A new chance for triangulation

Byron York of the Washington Examiner outlines a potential political opportunity for President-elect Donald Trump.

In the mid-1990s there was a lot of talk in Washington about “triangulation.” The brainchild of Bill Clinton adviser Dick Morris, triangulation referred to Clinton’s strategy, after losing the House and Senate in 1994, of steering a course between conservative Republicans and liberal Democrats in Congress.

Clinton didn’t have a lot of choice. Elected with only 43 percent of the vote (but a big electoral majority of 370 votes) in a 1992 election that included populist challenger Ross Perot, Clinton threw away much of his support early on by pursuing a massive health care reform plan voters didn’t want. In the 1994 midterms, Democrats lost both House and Senate (the House for the first time in more than 40 years) in the Gingrich revolution. Clinton got the message and moved toward the center.

Now Trump is taking office after winning 46 percent and a solid electoral majority of 304 votes. (Trump of course originally won 306 but lost two to faithless electors.) Republicans control the House and Senate. The question is whether Trump will pursue policies voters want him to pursue.

How to do that? By keeping his campaign promises. A new poll by the Wall Street Journal shows the public is eager for Trump to enact many of the things he promised from the stump. …

… The top, number-one, most important right-now issue cited by those surveyed: “Keeping U.S. jobs from going overseas.” Seventy-eight percent of those surveyed said it was an absolute priority right now, with only 16 percent saying it can be delayed until next year, and five percent saying it should not be pursued.

Number two on the most important list: “Reducing the influence of lobbyists and big money in politics,” with 66 percent saying it’s a right-now issue, 26 percent saying it can be delayed a year, and seven percent saying it should not be pursued. …

… Does anything look familiar about that list? It’s basically an outline of a Trump campaign speech. It’s a road map for a president who didn’t win the popular vote to become a broadly popular leader.

It’s also not what the leaders of either party in Congress, especially the Republicans who control Capitol Hill, want to do right now, or at least not in the order they want to do it. If Trump follows the Hill GOP, he’ll spend his critical early months in office cutting taxes and repealing Obamacare — things he needs to do, but probably not in those early days when the world will be watching his every move.

A case of federal spending that could drive you to drink

Elizabeth Harrington of the Washington Free Beacon highlights a questionable alcohol-related expenditure of taxpayer dollars.

The National Institutes of Health is spending more than a half-million dollars to determine why some couples drink a lot of alcohol and others do not.

The federal agency is looking into “problematic alcohol use in relationships” to try to “improve the health and well being of romantic couples.”

The State University of New York at Buffalo is conducting the study, which has received $592,693 in taxpayer funding.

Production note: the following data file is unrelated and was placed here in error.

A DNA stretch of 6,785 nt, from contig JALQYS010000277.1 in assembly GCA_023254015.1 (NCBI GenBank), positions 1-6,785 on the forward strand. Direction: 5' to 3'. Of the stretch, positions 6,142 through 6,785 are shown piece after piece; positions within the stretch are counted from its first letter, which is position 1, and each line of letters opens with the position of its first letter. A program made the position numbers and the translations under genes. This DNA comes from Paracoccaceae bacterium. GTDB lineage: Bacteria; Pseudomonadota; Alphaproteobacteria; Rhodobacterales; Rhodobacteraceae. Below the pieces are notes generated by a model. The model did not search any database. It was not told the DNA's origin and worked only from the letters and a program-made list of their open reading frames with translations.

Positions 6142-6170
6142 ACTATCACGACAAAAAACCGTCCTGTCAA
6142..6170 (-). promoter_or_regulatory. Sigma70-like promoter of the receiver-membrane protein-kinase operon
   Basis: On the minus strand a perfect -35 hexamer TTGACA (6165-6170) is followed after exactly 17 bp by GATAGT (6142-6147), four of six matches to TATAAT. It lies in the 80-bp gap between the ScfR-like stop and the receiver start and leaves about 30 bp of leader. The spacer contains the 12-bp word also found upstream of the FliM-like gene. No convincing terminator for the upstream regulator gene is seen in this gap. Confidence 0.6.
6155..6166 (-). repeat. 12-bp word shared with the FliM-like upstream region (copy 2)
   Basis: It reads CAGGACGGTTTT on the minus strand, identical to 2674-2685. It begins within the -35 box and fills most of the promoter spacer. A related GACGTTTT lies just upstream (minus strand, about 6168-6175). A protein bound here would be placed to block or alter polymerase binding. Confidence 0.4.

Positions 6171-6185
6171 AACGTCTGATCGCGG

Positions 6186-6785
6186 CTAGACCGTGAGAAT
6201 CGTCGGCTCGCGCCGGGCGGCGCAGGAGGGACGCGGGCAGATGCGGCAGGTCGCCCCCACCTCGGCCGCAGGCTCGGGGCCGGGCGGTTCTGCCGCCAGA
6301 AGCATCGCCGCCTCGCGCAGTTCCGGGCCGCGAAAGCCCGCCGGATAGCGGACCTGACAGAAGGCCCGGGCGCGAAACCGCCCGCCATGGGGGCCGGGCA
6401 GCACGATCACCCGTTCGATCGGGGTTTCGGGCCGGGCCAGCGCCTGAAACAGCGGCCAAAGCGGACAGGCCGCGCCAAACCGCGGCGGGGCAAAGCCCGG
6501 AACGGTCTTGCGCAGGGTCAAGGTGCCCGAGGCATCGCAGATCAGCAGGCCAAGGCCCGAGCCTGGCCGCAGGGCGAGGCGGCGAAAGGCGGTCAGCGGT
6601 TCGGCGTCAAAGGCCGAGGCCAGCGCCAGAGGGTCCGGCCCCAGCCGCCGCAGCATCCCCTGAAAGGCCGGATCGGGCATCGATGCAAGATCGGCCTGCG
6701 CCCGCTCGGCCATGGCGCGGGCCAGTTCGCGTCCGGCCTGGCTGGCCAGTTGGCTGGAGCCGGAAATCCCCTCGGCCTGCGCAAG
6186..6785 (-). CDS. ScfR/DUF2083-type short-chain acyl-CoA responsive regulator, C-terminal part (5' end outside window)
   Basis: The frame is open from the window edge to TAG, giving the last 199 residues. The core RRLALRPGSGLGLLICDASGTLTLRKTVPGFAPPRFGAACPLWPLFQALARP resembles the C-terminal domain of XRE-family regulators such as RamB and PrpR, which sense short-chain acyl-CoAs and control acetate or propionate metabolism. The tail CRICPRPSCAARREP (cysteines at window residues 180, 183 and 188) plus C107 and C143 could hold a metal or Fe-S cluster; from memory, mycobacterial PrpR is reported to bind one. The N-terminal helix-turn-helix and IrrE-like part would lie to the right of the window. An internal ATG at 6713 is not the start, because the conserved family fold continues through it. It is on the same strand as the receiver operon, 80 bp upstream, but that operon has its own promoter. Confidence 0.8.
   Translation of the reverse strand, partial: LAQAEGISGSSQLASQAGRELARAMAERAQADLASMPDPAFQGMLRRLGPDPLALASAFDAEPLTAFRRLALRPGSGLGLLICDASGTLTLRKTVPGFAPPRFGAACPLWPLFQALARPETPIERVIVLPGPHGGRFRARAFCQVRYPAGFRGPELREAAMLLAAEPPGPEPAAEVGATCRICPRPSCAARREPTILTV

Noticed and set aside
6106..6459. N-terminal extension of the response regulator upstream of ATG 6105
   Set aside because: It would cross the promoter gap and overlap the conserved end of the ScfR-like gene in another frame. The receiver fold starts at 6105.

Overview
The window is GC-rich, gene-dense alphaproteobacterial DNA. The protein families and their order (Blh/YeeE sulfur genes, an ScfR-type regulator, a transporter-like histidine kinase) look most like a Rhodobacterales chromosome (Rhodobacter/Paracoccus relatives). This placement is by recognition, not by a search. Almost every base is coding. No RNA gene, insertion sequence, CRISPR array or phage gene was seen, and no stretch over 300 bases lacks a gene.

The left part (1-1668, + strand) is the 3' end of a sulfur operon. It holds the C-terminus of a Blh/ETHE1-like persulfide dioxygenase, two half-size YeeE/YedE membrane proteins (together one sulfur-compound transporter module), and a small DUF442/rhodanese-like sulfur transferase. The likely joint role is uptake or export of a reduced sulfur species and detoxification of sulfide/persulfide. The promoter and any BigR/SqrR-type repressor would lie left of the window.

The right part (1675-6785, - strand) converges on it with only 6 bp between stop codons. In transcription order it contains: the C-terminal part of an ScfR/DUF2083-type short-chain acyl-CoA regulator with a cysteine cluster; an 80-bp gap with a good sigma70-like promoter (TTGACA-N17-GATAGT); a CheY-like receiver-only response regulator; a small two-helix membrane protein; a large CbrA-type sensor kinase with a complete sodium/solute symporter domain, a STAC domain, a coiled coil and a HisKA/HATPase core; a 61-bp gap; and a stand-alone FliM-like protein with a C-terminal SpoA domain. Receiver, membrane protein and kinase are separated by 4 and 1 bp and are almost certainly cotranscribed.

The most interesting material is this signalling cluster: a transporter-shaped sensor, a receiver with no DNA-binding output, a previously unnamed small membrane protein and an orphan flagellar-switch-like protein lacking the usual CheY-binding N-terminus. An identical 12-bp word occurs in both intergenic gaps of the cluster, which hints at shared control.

“Understanding the relationship-specific motivations for alcohol use, as well as the risk and protective factors associated with relationship drinking processes as they occur in real-time in couples’ natural environments, is crucial to addressing problematic alcohol use in relationships,” according to the grant for the project. “This understanding can ultimately inform prevention and intervention efforts to improve the health and well being of romantic couples.”

The study aims to inform future research so that theories can be developed about why couples drink.

The research will try to better understand “relationship drinking processes as they occur in real-time in couples’ natural environments.”

Ultimately, the researchers want to understand why couples differ in how they drink.

“This is a public health concern because some couples continue to drink excessively despite experiencing alcohol-related and relationship problems, whereas others do not,” the grant said.

National Review didn’t like Trump’s candidacy but accepts his legitimacy

Editors at National Review Online explain why Democrats who suggest that Donald Trump‘s presidential election is “illegitimate” are wrong.

The notion that Trump is not “legitimate” has picked up steam as the extent of Russia’s attempt to sway the recent presidential election has become clearer, although exactly how Trump is not legitimate is never explained. Donald Trump was nominated in accord with the rules of the Republican party. He was then elected by more than 270 members of the Electoral College, in accord with rules that have been in place since the 18th century. There is no evidence that electoral fraud or disenfranchisement account for his narrow victories in key states, and no one forced Hillary Clinton to forgo late-October visits to key swing states.

Nonetheless, a recent poll found that a majority of Democrats believe that Russia not only waged a campaign of misinformation but actually manipulated ballot totals — an allegation for which there is not a shred of proof. This is what happens when Democratic leaders and media partisans recklessly declare that Russia “hacked the election,” preferring to peddle that tale rather than admit that Donald Trump had a more appealing message to American voters.

Donald Trump is no less “legitimate” a president than was Barack Obama in January 2009. That does not mean that he comes into office popular, and no one expects Democrats to withhold criticism. However, there is an obvious distinction between suggesting that Donald Trump is ill-suited to the presidency and that he is illegally in office.